director Andrea Blaugrund Nevins
Punk and parenting. Two terms that aren’t so often thought of together. In this case, it’s specifically the perspective of fatherhood. And it’s something that piqued my interest, because as little as I may look it on the outside, I still consider a significant aspect of who I am as punk, or influenced by associated ethos. And, of course, I’m a father.
I guess this is where I thought this documentary could be very interesting. Maybe the focus would then be more on “alt-parenting” or something. For a lot of my friends who have become parents were ones who maintained lives outside of mainstream culture and balked at having parenthood shift them anywhere back into it. It plays out in kids growing up shunning corporate entities, especially fast food. People shun the icons of the toddler track: the Barneys and Doras, Barbie, all the plastic junk, television ad nauseum… That said, parenting ends up being one of life’s great equalizers. You suddenly find that you have more in common with the family that just had a baby a week after yours rather than your friends with whom you’ve been close for years.
It’s not a bad documentary, not a great one either. It has the style of a television show, with some shots speeded up as it cross-cuts certain sequences. It does manage a story arc with one dad telling the story of losing his son in a tragic traffic accident and another quitting his band to focus on being a parent.
The thing is that some of these guys are more punk than others, some more rock star than others. There is a reasonable variance, covering smaller bands versus some of the bigger ones, and also covering Ron Reyes, former singing for Black Flag who hasn’t been in music the same way in decades. The heart of the film focuses on Pennywise singer Jim Lindberg, who apparently has been documenting his life as a punk rock dad in writing. He’s a good guy, articulate, family-focused. I never listened to Pennywise, so I don’t know what else to say.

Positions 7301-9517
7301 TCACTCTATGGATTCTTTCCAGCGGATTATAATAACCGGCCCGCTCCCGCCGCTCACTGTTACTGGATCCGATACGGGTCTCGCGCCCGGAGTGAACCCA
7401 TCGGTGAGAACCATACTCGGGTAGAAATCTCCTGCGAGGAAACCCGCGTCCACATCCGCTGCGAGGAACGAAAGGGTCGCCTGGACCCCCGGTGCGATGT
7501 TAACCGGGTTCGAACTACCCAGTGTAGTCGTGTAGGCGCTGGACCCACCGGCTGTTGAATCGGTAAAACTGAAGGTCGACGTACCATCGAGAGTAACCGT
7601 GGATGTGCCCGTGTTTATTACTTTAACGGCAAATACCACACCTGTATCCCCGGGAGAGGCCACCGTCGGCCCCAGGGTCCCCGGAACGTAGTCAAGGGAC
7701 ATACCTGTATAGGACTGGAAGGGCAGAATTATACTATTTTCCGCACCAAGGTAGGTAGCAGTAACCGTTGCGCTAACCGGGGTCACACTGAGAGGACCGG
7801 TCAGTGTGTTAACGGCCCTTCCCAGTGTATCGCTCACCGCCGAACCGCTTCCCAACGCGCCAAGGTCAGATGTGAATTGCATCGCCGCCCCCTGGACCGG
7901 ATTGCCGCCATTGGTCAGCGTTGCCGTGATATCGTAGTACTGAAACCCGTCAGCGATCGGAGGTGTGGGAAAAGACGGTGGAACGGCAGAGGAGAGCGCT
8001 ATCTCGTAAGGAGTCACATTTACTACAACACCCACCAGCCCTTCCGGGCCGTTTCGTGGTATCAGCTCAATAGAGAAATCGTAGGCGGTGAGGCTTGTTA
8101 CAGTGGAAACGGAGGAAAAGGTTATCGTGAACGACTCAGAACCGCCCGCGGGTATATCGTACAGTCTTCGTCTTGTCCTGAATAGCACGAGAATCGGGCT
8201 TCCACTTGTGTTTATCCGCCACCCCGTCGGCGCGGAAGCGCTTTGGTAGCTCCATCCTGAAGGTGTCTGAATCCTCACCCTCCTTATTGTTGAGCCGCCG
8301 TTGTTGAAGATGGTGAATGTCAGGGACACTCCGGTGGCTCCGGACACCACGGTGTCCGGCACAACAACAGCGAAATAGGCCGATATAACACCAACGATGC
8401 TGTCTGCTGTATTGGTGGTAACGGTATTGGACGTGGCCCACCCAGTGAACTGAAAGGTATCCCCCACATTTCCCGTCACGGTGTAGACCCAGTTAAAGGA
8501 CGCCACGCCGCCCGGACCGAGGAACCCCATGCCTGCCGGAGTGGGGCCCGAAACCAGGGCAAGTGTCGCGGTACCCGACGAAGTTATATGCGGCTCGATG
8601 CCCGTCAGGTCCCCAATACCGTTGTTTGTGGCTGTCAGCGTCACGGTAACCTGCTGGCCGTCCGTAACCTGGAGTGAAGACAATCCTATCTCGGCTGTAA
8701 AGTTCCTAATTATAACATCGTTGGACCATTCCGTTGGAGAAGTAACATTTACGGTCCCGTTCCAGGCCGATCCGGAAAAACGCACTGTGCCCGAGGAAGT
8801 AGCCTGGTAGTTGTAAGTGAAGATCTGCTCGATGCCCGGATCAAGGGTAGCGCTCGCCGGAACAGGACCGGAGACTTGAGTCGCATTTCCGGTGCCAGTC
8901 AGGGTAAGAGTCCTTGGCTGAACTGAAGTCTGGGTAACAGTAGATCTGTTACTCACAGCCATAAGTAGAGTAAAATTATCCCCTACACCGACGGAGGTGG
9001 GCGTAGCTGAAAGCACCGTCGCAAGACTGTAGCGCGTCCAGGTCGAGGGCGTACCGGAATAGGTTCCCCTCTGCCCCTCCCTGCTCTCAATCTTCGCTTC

Director Andrea Blaugrund Nevins also speaks with Flea of the Red Hot Chili Peppers and Mark Hoppus of blink-182. Lindberg and Pennywise spend months and months on the road, playing pretty big venues around the world, not necessarily a rock star, but not exactly punk rock either. The life of a musician is harder and different now with digital music. It means that the way to make money is to play shows, not record albums, and so it is worth acknowledging the hardship. But I was definitely struck by the fact that it’s less about being a punk and much more about being a musician, a touring professional musician, rock star or no.
I was thinking how it would be more interesting to interview the punks who aren’t musicians about parenting. You certainly don’t need to sing or play guitar to find yourself in some strange places as an adult with a little one. And also I am sure that some of the original punks have fully adult children by now and that too would have been an interesting angle. And in going for the “f word” of fatherhood, focusing on the male experience seems limiting too.
It’s not to say that I didn’t find it kind of interesting. I realized that I have met a couple of these people back in the day. But being a parent has been a whole world of difference and it’s certainly interesting to hear how others have come to rationalize and realize the trappings of punk rock adulthood.